To significantly increase your job search success
A job search boils down to four words: Marketing yourself to employers.
As a job seeker, you’re marketing to employers your skills, experience, and track record (measurable results you’ve achieved for previous employers). In essence, you’re looking for a client. Therefore, when searching for an employer (client) to hire you, it’s a good idea to use marketing principles.
I think the most legendary marketer of all time was the founder of Ogilvy & Mather, British advertising giant David Ogilvy (1911-1999). According to Ogilvy, advertising’s primary purpose is to sell, and successful advertising requires consumer knowledge. Similarly, successful job searching is selling yourself and requires knowledge of the employer.
I’d like to note that Ogilvy believed that the best way to get new clients was to do notable work for his existing clients. The results you achieve for your current employer will propel you forward to the next employer, and so on. Employers are a sucker for candidates with a strong, undeniable track record!
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Your job search should take advantage of some of Ogilvy’s marketing tips:
Nail the headline
“On average, five times as many people read the headline as read the body copy.”
Your email subject line, resume header, LinkedIn headline, and the first sentence of your cover letter are all headlines. Keep your headlines short and crisp, ensuring you communicate your value proposition.
“Coke: We make soda.” “Air Canada: We fly airplanes.” “Nike: We make sports stuff.” As headlines, they’d be forgettable. Don’t write forgettable headlines!
For example, your LinkedIn headline. (You have 120 characters.)
Forgettable headline: “Security Advisor.”
Great headline: “I can explain high-tech to my mom. Technical Writer for humans.”
Give plenty of facts. The more, the better
“The more facts you tell, the more you sell. An advertisement’s chance for success invariably increases as the number of pertinent merchandise facts included in the advertisement increases.”
The majority of resumes and LinkedIn profiles are just lists of opinions. “I’m a team player.” “I’m great with Excel.” “I can sell.” Where’s the proof (facts) that you’re a team player, great with Excel, or can sell?
As much as possible, provide relevant numbers
“For seven years, I worked in Teldar’s accounting department with 18 accountants.”
“Every week, I compiled the sales statistics of all 22 Debbie’s Boutique stores into a master Excel file, which I forwarded to the President and five VPs.”
“During my six years working for Ajax Inc., selling medical equipment, I consistently met and exceeded my annual sales target of $1.85 million.”
Do your research
“Advertisers who ignore research are as dangerous as generals who ignore the signs of the enemy.”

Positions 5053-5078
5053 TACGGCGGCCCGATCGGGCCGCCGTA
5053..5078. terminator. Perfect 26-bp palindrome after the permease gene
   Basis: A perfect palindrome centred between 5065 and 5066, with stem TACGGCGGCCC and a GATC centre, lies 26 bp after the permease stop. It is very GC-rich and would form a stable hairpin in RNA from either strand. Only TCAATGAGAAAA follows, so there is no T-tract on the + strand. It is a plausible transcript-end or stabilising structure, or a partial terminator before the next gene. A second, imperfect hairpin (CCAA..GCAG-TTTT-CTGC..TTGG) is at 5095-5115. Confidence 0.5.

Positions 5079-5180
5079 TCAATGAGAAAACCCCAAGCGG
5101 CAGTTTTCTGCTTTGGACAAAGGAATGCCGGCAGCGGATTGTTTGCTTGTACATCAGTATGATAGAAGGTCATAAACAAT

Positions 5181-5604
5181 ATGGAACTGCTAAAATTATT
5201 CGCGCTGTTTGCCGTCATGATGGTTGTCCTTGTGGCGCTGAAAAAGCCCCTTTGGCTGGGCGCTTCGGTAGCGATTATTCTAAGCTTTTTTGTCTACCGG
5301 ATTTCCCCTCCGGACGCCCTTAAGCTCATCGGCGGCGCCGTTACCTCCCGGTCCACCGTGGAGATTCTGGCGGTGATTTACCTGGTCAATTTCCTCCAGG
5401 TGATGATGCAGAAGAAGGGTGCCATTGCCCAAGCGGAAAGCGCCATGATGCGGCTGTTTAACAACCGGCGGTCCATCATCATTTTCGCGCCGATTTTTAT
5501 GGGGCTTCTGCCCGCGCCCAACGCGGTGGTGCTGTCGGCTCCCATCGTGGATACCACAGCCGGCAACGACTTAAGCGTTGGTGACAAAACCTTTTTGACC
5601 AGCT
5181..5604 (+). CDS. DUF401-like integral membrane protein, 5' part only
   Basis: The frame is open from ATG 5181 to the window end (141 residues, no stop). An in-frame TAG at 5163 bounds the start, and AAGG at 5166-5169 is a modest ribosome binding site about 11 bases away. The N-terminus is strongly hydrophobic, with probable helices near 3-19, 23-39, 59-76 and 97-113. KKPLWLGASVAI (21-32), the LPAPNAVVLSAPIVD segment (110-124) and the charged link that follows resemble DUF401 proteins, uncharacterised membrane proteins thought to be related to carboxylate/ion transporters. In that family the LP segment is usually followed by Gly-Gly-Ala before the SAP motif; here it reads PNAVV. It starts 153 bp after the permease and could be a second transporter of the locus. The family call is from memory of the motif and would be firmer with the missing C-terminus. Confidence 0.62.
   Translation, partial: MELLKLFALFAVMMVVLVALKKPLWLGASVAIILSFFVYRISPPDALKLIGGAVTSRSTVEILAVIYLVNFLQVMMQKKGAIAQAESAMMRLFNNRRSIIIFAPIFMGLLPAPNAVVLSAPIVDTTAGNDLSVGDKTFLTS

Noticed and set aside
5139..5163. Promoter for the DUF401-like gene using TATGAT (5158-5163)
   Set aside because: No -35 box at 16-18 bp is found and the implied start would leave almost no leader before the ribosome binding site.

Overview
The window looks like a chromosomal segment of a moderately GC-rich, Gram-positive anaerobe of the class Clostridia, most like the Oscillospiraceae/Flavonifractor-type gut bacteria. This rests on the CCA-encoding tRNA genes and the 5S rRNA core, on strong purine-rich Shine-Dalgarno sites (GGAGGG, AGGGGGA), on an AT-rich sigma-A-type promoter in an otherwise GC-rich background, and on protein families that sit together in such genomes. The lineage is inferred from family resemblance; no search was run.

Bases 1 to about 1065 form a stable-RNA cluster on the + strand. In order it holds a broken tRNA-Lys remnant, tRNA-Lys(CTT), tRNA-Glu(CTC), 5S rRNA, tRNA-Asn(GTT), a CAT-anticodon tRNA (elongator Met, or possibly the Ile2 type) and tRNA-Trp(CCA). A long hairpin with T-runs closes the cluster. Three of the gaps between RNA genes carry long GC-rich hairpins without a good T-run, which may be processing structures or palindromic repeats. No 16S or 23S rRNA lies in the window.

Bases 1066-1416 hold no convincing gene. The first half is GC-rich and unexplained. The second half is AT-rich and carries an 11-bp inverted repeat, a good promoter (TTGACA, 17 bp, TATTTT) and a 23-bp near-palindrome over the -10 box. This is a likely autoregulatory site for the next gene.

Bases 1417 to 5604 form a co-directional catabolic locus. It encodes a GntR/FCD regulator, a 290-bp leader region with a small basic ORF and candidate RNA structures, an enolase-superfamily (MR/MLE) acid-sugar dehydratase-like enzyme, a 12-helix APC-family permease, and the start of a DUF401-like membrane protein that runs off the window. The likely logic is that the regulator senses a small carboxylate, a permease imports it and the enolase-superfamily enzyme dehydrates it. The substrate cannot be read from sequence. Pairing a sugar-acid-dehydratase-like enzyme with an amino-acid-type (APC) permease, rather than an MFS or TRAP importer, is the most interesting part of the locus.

Having in-depth knowledge of the employer and the person interviewing you will help you sell your skills and experience as solutions to the pain points the position exists to solve.
Most candidates lack a basic knowledge of the employer they’re seeking employment with. It’s impressive when a candidate shows they have a thorough understanding of what the employer does, what market space they occupy, and how they can contribute to the employer’s success. You want to be impressive.
Sales are the key metric, not your creativity
“In the modern world of business, it is useless to be a creative, original thinker unless you can also sell what you create.”
All businesses exist for one reason; to make a profit. You may believe you’re “creative” and an “out of the box” thinker. However, if you can’t show how your creativity impacts an employer’s bottom line, your creativity has no value.
Throughout your job search, speak to employers about how you’ve added value to your previous employers. So much the better if you added value with your creativity! Put together a concise story that shows how your creativity increased revenue for your employer, and you’ll have a tale employers want to hear.
Refrain from using technical jargon
“Write your copy in the colloquial language which your customers use in everyday conversation.”
In most cases, especially at the beginning of the hiring process, the person interviewing you is a recruiter or HR manager. Chances are they have no idea what the day-to-day job of, for example, a chemical engineer looks like, much less the language they use. You’ll lose your interviewer if they can’t understand you, or worse, you’ll come across as trying to appear superior.
Save the usage of jargon for the interview with the person you’ll be reporting to, giving you credibility and showing you belong.
Your job search and career maintenance can benefit from applying marketing techniques. I recommend you read David Ogilvy’s book Confessions of an Advertising Man. Even though the book was written in 1963, the marketing principles and how to write advertising copy that sells mentioned throughout the book, if applied, will significantly increase your job search success.
Nick Kossovan, a well-seasoned veteran of the corporate landscape, offers advice on searching for a job.
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